The Gilded Age (1880-1905)
The first construction boom was in the 1880s, the Gilded Age. Luxurious mansions were built along 5th Avenue, and large development projects were undergoing in Downtown Manhattan and Downtown Brooklyn. It was still in the early stage of the city's history, and therefore, the development was centralized in only a few areas near the central business districts. The new buildings in Brooklyn were mostly residential, while the buildings in Manhattan were both residential and commercial.
The Roaring Twenties (1915-1935)
The second construction boom was during the Roaring Twenties. After the subway lines connecting Manhattan to Queens, Brooklyn, and the Bronx were constructed, more buildings were built in the suburban areas that were now easily accessible by subways. These new neighborhoods like Astoria, Bushwick, Prospect Park, Bensonhurst, Bayridge, Norwood, and Bedford Park are all residential suburban neighborhoods. The bubble map shows a clear urban sprawl pattern, and the development of these suburban neighborhoods and communities decentralized the city.
Another neighborhood that developed in this era is Midtown, Manhattan. Many commercial buildings were constructed, including some of the most iconic buildings like the Chrysler Building (1930), Empire State Building (1931), and 30 Rock (1933).
The third construction boom was after World War II. More projects were developed in the further suburbs, and the urban sprawl reached the city's perimeter. More residential neighborhoods bloomed, such as Flushing, Fresh Meadows, Forest Hills, Jamaica, Ozone Park in Queens, and Coney Island in Brooklyn. This meant that the city had saturated and that there was no more easily accessible land to expand the city, at least within the city perimeter. It should be noted that Staten Island is not included in this analysis because it is geologically isolated, and the Verrazzano bridge connecting Staten Island and Brooklyn was only completed in 1964.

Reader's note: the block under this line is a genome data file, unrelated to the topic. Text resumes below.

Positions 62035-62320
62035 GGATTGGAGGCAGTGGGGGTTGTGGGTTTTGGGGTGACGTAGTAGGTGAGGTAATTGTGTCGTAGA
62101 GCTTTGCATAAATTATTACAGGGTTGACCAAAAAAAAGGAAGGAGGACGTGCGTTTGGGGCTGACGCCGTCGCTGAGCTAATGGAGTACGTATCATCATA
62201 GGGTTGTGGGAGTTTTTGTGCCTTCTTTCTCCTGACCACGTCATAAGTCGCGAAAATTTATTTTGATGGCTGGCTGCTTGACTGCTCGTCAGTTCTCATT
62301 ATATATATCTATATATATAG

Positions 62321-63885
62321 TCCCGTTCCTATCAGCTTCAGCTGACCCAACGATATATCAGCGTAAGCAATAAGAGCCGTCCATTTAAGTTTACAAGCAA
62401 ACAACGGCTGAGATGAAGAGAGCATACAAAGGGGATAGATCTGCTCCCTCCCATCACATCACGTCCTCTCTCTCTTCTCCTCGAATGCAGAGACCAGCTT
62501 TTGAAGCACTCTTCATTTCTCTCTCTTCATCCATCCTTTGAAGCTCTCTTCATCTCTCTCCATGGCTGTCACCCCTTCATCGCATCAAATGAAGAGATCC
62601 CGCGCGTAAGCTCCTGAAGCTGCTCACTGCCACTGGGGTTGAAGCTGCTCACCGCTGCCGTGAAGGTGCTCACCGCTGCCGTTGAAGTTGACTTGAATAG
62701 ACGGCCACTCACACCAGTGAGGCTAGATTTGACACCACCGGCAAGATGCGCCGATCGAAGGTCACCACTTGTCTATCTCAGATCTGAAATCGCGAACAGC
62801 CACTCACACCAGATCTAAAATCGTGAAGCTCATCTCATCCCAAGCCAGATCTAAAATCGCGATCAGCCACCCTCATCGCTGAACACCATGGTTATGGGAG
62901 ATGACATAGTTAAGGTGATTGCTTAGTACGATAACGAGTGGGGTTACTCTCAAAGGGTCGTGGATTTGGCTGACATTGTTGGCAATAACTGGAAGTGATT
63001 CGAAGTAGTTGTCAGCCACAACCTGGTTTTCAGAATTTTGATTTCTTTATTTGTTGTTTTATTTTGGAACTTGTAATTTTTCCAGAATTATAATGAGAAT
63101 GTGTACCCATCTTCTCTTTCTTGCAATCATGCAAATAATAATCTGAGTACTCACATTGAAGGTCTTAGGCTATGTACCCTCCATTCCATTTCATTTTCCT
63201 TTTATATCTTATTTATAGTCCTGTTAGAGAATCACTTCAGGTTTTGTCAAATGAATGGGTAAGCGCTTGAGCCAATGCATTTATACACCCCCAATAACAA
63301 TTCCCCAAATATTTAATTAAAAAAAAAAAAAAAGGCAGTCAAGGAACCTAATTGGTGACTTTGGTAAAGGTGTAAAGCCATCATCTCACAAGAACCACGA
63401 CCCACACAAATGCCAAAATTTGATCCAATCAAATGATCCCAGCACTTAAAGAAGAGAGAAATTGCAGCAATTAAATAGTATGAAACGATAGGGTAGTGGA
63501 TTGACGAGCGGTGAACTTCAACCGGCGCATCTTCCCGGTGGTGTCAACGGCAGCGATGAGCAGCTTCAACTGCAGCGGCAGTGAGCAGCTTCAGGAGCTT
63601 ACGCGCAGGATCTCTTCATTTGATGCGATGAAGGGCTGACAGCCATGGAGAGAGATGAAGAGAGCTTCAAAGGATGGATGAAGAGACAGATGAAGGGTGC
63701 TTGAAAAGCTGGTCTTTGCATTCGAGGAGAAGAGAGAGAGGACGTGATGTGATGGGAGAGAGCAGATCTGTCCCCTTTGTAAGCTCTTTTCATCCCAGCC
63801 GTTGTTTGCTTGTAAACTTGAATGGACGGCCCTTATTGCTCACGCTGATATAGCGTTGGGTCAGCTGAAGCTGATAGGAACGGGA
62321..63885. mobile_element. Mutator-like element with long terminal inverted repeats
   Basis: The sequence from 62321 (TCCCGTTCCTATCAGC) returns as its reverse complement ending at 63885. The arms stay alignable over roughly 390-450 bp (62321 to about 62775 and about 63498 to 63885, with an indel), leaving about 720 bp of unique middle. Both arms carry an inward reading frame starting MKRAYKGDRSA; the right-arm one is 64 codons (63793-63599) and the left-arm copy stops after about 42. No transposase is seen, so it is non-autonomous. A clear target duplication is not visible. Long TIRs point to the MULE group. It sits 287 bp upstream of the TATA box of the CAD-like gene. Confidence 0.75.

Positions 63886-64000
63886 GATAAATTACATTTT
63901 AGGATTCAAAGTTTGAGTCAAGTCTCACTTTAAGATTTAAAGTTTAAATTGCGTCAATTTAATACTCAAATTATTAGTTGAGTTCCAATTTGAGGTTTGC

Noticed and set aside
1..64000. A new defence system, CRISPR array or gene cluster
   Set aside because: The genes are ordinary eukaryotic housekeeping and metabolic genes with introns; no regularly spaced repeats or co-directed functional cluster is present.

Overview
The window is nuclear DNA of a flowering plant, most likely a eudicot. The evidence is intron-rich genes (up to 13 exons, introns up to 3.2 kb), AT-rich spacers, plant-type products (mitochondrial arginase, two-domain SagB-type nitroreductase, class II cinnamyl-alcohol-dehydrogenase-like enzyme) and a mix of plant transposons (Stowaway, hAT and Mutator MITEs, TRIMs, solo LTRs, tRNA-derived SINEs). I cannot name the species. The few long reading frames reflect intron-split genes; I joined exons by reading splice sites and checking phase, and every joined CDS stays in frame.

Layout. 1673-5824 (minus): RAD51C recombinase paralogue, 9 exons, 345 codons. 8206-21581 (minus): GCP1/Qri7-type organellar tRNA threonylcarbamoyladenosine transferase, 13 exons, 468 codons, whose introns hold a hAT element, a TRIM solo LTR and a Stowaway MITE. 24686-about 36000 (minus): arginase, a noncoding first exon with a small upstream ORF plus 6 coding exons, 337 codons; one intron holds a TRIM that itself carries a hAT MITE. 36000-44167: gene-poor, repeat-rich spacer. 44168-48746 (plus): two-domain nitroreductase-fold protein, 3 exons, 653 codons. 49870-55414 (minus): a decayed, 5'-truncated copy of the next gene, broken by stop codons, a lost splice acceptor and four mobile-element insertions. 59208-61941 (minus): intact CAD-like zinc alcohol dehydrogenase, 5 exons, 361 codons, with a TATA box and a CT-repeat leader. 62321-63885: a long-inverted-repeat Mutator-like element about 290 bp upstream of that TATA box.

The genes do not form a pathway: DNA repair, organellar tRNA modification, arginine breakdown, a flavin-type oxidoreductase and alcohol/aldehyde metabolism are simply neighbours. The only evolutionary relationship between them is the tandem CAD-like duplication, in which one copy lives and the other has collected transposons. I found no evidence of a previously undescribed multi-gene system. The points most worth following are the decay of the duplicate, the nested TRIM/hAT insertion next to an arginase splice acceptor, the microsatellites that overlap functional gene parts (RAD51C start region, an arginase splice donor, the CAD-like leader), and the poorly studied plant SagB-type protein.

Wall Street Boom (1980-1995)
The fourth construction boom was in the late 20th Century when Wall Street was booming. It was also the time when gentrification started in various parts of the city. As there was no easily accessible land to develop in other boroughs, the center of construction returned to Manhattan. As the interest in Wall Street was heightened, construction in the Financial District (Wall Street) also increased. Other areas that have developed during this time are Times Square, Washington Heightes, Murray Hill, and the Upper East Side.
The 21st Century (2000-2022)
The fifth construction boom is the current construction boom in the 21st Century. New neighborhoods with skyscrapers are being developed inside or near Manhattan, such as Hudson Yards, Long Island City, Billionaires' Row, Downtown Brooklyn, and Battery Park City. This 'recentralizing' phenomenon is due to the high property values in Manhattan as well as the advances in construction technology. To fit these buildings into a limited space, many of the new buildings are not only tall but also skinny. The slenderness of the buildings is further analyzed and visualized next.